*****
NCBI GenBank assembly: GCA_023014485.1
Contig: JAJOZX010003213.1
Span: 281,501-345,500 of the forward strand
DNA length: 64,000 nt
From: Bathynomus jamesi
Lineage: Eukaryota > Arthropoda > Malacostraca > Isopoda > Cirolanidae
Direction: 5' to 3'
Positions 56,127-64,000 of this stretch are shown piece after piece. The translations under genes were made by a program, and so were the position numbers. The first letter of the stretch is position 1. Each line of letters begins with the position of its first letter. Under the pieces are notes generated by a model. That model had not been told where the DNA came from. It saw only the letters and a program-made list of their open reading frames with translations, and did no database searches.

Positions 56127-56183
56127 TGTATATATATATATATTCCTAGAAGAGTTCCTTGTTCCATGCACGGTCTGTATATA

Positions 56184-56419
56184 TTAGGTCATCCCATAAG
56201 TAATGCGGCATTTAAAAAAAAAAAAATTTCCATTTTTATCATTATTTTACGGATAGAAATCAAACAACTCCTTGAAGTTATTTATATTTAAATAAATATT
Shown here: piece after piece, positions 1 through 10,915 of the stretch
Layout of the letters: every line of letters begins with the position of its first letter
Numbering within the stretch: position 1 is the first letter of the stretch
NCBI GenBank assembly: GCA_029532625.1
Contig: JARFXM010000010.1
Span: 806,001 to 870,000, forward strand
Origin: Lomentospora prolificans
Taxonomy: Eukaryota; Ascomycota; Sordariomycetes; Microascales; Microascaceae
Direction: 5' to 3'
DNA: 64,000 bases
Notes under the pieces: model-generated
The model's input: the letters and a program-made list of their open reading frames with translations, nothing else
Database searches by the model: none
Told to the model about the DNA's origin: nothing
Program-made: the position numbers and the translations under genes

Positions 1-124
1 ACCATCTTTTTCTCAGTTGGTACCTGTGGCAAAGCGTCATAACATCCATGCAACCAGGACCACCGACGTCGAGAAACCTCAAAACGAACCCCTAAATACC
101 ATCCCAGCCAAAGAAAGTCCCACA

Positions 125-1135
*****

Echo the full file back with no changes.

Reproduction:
NCBI GenBank assembly: GCA_023014485.1
Contig: JAJOZX010003213.1
Span: 281,501-345,500 of the forward strand
DNA length: 64,000 nt
From: Bathynomus jamesi
Lineage: Eukaryota > Arthropoda > Malacostraca > Isopoda > Cirolanidae
Direction: 5' to 3'
Positions 56,127-64,000 of this stretch are shown piece after piece. The translations under genes were made by a program, and so were the position numbers. The first letter of the stretch is position 1. Each line of letters begins with the position of its first letter. Under the pieces are notes generated by a model. That model had not been told where the DNA came from. It saw only the letters and a program-made list of their open reading frames with translations, and did no database searches.

Positions 56127-56183
56127 TGTATATATATATATATTCCTAGAAGAGTTCCTTGTTCCATGCACGGTCTGTATATA

Positions 56184-56419
56184 TTAGGTCATCCCATAAG
56201 TAATGCGGCATTTAAAAAAAAAAAAATTTCCATTTTTATCATTATTTTACGGATAGAAATCAAACAACTCCTTGAAGTTATTTATATTTAAATAAATATT
Shown here: piece after piece, positions 1 through 10,915 of the stretch
Layout of the letters: every line of letters begins with the position of its first letter
Numbering within the stretch: position 1 is the first letter of the stretch
NCBI GenBank assembly: GCA_029532625.1
Contig: JARFXM010000010.1
Span: 806,001 to 870,000, forward strand
Origin: Lomentospora prolificans
Taxonomy: Eukaryota; Ascomycota; Sordariomycetes; Microascales; Microascaceae
Direction: 5' to 3'
DNA: 64,000 bases
Notes under the pieces: model-generated
The model's input: the letters and a program-made list of their open reading frames with translations, nothing else
Database searches by the model: none
Told to the model about the DNA's origin: nothing
Program-made: the position numbers and the translations under genes

Positions 1-124
1 ACCATCTTTTTCTCAGTTGGTACCTGTGGCAAAGCGTCATAACATCCATGCAACCAGGACCACCGACGTCGAGAAACCTCAAAACGAACCCCTAAATACC
101 ATCCCAGCCAAAGAAAGTCCCACA

Positions 125-1135